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Texas Instruments Benefits of Class-G and Class-H Boost in Audio Amplifiers Application notes
Application Report
SLAA888 – April 2019
Benefits of Class-G and Class-H Boost in Audio
Amplifiers
Scott Bryson
ABSTRACT
Internally boosted Class-D audio amplifiers such as the TAS2562 offer extended output power as well as
efficiency gains over designs that implement a fixed boost. The Class-G and Class-H modes improve
overall efficiency which ultimately extend operating battery life. In addition to extending battery life, these
modes improve the overall user experience in portable personal electronics by increasing the available
output power.
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Contents
Introduction ..................................................................................................................
Benefits of Integrated Solution ............................................................................................
Summary .....................................................................................................................
References ...................................................................................................................
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5
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7
List of Figures
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......................................................................................................................
TAS2770 Efficiency vs. Output Power ....................................................................................
TAS2562 Fixed Boost Efficiency, 100 Hz ................................................................................
Class-G Profile ...............................................................................................................
TAS2562 Class-G Efficiency, 100 Hz .....................................................................................
Class-H Profile ...............................................................................................................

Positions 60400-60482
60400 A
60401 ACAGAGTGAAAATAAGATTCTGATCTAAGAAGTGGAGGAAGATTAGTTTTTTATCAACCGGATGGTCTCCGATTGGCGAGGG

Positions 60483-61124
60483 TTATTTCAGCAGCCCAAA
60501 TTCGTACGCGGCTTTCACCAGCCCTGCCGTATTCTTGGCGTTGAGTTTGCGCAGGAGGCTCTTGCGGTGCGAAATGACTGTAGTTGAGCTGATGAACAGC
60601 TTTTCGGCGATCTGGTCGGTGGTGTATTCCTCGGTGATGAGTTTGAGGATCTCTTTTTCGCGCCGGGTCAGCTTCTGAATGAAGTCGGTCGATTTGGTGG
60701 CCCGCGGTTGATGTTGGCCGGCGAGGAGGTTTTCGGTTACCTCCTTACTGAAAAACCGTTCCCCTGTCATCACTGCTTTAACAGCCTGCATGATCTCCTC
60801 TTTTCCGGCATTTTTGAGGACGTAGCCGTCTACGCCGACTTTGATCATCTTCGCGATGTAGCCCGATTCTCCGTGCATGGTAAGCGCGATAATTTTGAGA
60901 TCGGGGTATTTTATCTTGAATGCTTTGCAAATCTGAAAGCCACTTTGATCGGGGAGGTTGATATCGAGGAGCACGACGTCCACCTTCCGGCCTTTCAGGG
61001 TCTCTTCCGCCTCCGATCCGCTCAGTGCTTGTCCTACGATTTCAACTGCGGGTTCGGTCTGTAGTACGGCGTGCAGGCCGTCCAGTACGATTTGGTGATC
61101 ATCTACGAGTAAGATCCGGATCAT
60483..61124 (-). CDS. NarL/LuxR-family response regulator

TAS2562 Class-H Efficiency, 100 Hz .....................................................................................
TAS2562 Efficiency, 100 Hz ...............................................................................................
TAS2562 Fixed Boost Mode Power Recording .........................................................................
TAS2562 Class-G Mode Power Recording .............................................................................
TAS2562 Class-H Mode Power Recording ..............................................................................
H-Bridge
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Introduction
Class-D amplifiers convert an input signal into a series of output pulses that switch between GND and
supply voltages. This PWM output is the result of modulating the input signal with the duty cycle of the
output pulses. The output stage of this type of amplifier can be implemented easily using a half H-bridge
architecture for each output terminal.
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Introduction
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Figure 1. H-Bridge
Internal power losses are minimized by never simultaneously turning on both high-side and low-side
transistors which provides a significant boost to overall system efficiency compared to Class – A, Class B, and Class - AB amplifiers. Often, this output switching may occur anywhere from hundreds of kHz to a
few MHz. Driving this modulated signal through a low pass filter will remove the higher frequency content
related to the output switching and will pass only the desired signal content to the load. Class-D amplifiers
are ideal in audio applications given the relatively low frequency passband needed. This makes it easy to
separate the audio signal from the output switching with very low distortion. Many modern audio Class-D
amplifiers can utilize the inductance of the speaker coil itself to resolve the output waveform and allow the
amp to operate without any external filtering between the output and the load. However, emissions